Questions abound about the new Escalade, which is built on GM's new GMT-900 platform (as are the new Tahoe, Yukon, Denali, Suburban, and Avalanche). Will this Escalade platform sell as well as its predecessor? Will it become the vehicle to be customized in the future as the past Escalade was? Only time and unit sales will tell. I can tell you that the week I lived in this brand-new vehicle, I had both good and very bad impressions.

First, the bad: While this vehicle, I am sure, will impress many (and it is very nice), I personally cannot see or justify the $66K purchase price. The material and construction weren't quite up to the level of the new Audi Q7, for example, which sells for a similar price.

Once the Escalade was delivered, I noticed right off the bat that the rear lift gate wasn't power-operated. Funny, I remembered the Cadillac marketing team demonstrating the powered gate on another Escalade. Upon further inspection, I discovered that there is an electric motor for the gate and that it was working but not properly engaging. Chalk that up to being a somewhat abused press vehicle, I said. The vehicle came equipped with a second row of bucket seats, nicely apportioned and powered - the dual switches fit to the headliner, so these can be flipped out and back at the touch of a button. Guess what...neither switch worked as designed. Chalk it up to being an abused press fleet vehicle...again? Do these two things make me not want to ever purchase the '07 Escalade? Well, not personally, but I will say, abused or not, this vehicle came to us with roughly 7,000 miles on it and probably shouldn't have had these kinds of mechanical problems.

Another area where Cadillac entirely missed the boat is the folding rear third row of seats. Unlike the Ford Expedition or more luxurious Lincoln Navigator, whose third row of seats folds flat into the floor, the new '07 Escalade seats still have to be physically removed from the vehicle if you do not plan on utilizing them. Poor design move.

Now the good: I love the front-end treatment Cadillac has designed into the grille. By painting the recesses of the chrome grille, it makes the egg crate look more three-dimensional and the crown jewel it was intended to be. Also, I simply love the fact the design engineers finally got it right after all these years of attempting to compete with European auto manufacturers, who use black as their primary base colors both on the exterior and interior. Yes, finally a GM vehicle with a black interior - black leather for that matter. However, the one drawback, and again something GM still hasn't properly addressed, is that the black leather is only on the seating surfaces. So the sides of the seats, armrests (if there are any), and headrests are still vinyl, with the vinyl grain being as closely matched to the leather seating surfaces as possible. But, again, a major faux pas if GM or Cadillac are making an attempt to compete with the equally and comparably priced and equipped high-end SUVs. Our Escalade came loaded to the gills with nearly $9K in options, including 22-inch wheels and tires that some automotive journalists will complain ride harshly. But from my perspective, the 22-inch wheels actually help the overall appearance and handling.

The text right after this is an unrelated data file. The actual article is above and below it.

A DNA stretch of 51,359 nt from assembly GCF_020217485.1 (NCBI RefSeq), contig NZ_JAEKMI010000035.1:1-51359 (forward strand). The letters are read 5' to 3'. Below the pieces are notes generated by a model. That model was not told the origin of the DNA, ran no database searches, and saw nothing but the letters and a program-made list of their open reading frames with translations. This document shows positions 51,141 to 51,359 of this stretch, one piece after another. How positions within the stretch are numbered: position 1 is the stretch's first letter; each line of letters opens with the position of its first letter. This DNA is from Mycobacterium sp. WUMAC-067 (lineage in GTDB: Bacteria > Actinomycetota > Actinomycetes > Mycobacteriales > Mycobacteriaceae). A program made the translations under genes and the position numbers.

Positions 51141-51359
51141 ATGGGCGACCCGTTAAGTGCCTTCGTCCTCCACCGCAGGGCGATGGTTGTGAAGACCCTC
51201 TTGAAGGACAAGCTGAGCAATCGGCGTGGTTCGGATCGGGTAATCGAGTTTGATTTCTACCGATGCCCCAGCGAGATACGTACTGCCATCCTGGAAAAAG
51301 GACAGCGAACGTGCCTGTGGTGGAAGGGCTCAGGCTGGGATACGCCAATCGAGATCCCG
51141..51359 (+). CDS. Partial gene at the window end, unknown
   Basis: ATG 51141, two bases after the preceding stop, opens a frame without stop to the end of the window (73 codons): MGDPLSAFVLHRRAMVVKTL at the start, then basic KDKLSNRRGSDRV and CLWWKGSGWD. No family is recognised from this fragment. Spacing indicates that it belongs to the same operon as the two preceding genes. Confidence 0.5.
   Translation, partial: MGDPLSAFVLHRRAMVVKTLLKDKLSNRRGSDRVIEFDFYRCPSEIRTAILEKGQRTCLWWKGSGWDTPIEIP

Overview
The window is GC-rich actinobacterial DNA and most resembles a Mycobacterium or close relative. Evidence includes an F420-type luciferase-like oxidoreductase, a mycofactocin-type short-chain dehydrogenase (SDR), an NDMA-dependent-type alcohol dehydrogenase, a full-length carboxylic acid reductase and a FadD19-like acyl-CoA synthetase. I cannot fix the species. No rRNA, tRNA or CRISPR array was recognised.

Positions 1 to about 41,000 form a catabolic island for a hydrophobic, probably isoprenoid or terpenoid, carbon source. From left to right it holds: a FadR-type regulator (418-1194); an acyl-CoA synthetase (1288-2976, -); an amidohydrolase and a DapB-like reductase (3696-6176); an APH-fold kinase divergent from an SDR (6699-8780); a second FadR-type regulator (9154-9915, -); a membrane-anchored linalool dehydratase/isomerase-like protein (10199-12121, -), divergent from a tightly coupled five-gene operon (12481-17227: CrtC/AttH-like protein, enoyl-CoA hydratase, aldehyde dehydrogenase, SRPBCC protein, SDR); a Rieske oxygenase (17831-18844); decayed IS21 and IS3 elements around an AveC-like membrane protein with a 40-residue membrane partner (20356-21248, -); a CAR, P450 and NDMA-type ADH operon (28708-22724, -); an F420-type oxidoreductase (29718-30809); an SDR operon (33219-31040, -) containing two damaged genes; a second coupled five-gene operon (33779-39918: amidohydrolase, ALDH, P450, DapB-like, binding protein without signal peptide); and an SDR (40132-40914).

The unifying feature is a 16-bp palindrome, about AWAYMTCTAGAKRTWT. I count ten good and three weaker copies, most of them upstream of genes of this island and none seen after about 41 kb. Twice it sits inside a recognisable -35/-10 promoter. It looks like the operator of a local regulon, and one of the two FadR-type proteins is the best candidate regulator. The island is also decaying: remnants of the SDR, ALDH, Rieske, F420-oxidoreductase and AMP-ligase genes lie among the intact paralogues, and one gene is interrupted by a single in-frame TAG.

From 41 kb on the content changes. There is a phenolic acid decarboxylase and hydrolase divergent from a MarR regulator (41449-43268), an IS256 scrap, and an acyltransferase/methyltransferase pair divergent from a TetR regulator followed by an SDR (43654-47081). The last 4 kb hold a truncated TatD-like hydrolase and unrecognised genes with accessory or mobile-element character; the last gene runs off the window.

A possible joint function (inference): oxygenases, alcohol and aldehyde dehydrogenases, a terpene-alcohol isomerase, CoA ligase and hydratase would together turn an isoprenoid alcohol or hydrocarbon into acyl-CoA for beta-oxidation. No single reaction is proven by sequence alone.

Cadillac's new 6.2L V-8 makes 403 hp and will leave many a Lincoln Navigator owner quaking and wondering what in the hell just passed them and looked so good doing it. Simply put, this engine and six-speed automatic transmission are perfectly mated to this platform. Too bad that engine isn't an option in lesser Tahoe and Yukon models, because that would be the vehicle and engine base of my choice. Standard equipment on the new Escalade includes HID lighting, something I think all vehicles should come with despite the increased price; it's worth it for nighttime driving. All-wheel drive and StabiliTrak stability control make driving with the 22s that much more enjoyable. Drowning out the exterior noise is a standard 5.1 Bose surround sound system.

All in all, my week in the Escalade was enjoyable, with minor quibbles that could have easily been remedied with more time, much of which would have been spent at the dealership having the non-functioning items fixed. The Escalade is supposed to achieve 13 mpg in the city and 19 mpg on the highway. Those numbers fall in line with my combination of city and highway miles, since I averaged roughly 15 mpg over nearly 1,000 miles of driving. So if $66K were in your budget for a new fullsize SUV, I would highly recommend the Escalade. It is light-years ahead of its predecessor and really a very nice, comfortable, and fun-to-drive vehicle. Good luck, Cadillac.

Price (as tested)
$65,235 without destination

Engine
6.2L V-8

Horsepower
403@5,700 rpm SAE

Torque (lb-ft)
417@4,300 rpm SAE

Transmission
Six-speed automatic, AWD

Axle Ratio
3.42

Suspension
Independent coilover with stabilizer bar, Road Sensing Suspension real-time adjustable shocks (f); five-link with coil springs and stabilizer bar (r)

Brakes
13-inch rotors (f), 13.5-inch rotors (r), four-wheel ABS, traction control, stability control, rollover mitigation

Wheelbase
116 in

Turning (curb-to-curb)
39.04 ft

Height
74.3 in

Width
79 in

Curb Weight
5,665 lbs

Max Trailer Weight
7,700 lbs

Payload
1,435 lbs

Interior Cargo
108.9 cu ft (behind 1st row, 2nd row folded, no 3rd row); 60.3 cu ft (behind 2nd row, no 3rd row); 16.9 cu ft (behind 3rd row)

Seating
2/2/3

MPG
13/19 EPA